WASHINGTON (Reuters) - The New York Stock Exchange and two prominent asset managers will call for reforms on Tuesday to lower the cap on fees exchanges can charge brokers to enter the market, according to prepared testimony reviewed by Reuters.
The call for lowering so-called “access fees” is just one of several reforms Intercontinental Exchange Chief Executive Jeffrey Sprecher, Citadel CEO Kenneth Griffin and Invesco global trading head Kevin Cronin will discuss before the U.S. Senate Banking Committee.
Federal regulations governing “Reg NMS” stocks - essentially securities not traded over the counter - currently impose a maximum cap of 30 cents per 100 shares on what public exchanges are able to charge brokers to access a stock quote.
Brokers who take liquidity away from exchanges are charged this fee. Exchanges can in turn use those fees to reward brokers that bring more liquidity to the market in the form of rebates, in a pricing model known as “maker-taker.”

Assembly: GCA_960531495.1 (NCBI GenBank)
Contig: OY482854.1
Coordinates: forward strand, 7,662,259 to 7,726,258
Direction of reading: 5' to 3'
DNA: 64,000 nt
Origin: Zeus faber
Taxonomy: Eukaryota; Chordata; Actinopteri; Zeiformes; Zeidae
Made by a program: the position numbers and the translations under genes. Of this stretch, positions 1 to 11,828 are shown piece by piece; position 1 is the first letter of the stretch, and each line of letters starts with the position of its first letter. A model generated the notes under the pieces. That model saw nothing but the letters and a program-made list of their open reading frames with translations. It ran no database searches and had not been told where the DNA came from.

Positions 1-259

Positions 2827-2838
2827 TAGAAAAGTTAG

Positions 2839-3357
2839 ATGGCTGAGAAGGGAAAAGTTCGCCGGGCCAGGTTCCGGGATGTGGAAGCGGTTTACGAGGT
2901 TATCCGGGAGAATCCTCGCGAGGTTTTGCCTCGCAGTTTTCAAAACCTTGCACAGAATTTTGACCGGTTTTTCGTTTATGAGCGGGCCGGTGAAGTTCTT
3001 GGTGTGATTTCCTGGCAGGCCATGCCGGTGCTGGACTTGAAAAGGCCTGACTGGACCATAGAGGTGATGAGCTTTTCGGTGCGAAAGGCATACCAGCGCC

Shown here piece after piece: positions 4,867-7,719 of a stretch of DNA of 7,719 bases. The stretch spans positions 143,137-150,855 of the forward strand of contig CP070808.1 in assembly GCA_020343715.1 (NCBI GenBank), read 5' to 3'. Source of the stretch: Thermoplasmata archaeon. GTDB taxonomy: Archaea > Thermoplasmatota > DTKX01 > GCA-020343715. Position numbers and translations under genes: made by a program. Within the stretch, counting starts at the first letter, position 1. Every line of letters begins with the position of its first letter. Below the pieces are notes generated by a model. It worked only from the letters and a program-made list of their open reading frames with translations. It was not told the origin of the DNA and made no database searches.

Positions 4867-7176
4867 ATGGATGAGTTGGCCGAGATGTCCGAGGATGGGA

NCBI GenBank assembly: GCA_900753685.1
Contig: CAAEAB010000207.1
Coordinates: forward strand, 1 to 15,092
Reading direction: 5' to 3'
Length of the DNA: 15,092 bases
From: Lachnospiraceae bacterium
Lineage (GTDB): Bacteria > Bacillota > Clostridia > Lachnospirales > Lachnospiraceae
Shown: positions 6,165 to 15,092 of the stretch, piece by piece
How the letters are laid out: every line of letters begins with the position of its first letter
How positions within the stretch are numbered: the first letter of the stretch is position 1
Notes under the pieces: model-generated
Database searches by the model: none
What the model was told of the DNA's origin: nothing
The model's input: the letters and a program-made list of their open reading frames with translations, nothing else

“The current...access fee of 30 cents per 100 shares is now significantly greater than the cost of providing matching services by the exchanges and should be reduced to reflect the current competitive reality,” said Griffin.
The Senate Banking Committee’s hearing on Tuesday was primarily convened to focus on the role that high-speed traders play in the equity markets, and whether they are putting some investors at a disadvantage.
However, in recent weeks, the maker-taker model used by exchanges has also come under scrutiny.
In another Senate hearing last month, a top official from the NYSE called for banning the maker-taker model. On Tuesday, Sprecher will reiterate this view, saying such rebates “add to complexity and the appearance of conflicts of interest.”
Cronin on Tuesday also plans to call for banning the maker-taker model. However, Citadel and a few other Wall Street executives will warn that completely scrapping the model goes too far as they see the incentives it provides are beneficial.
“Exchange rebates encourage exchange and liquidity providers to be more competitive,” Griffin said.
He noted that reducing the maximum access fee would “materially reduce exchange rebates.”
Griffin added that access fee caps should also be expanded to include other markets not governed by Reg NMS, a commonly used abbreviation for the U.S. national market system.
Additional reporting by Herbert Lash in New York; reporting by Sarah N. Lynch; editing by Andrew Hay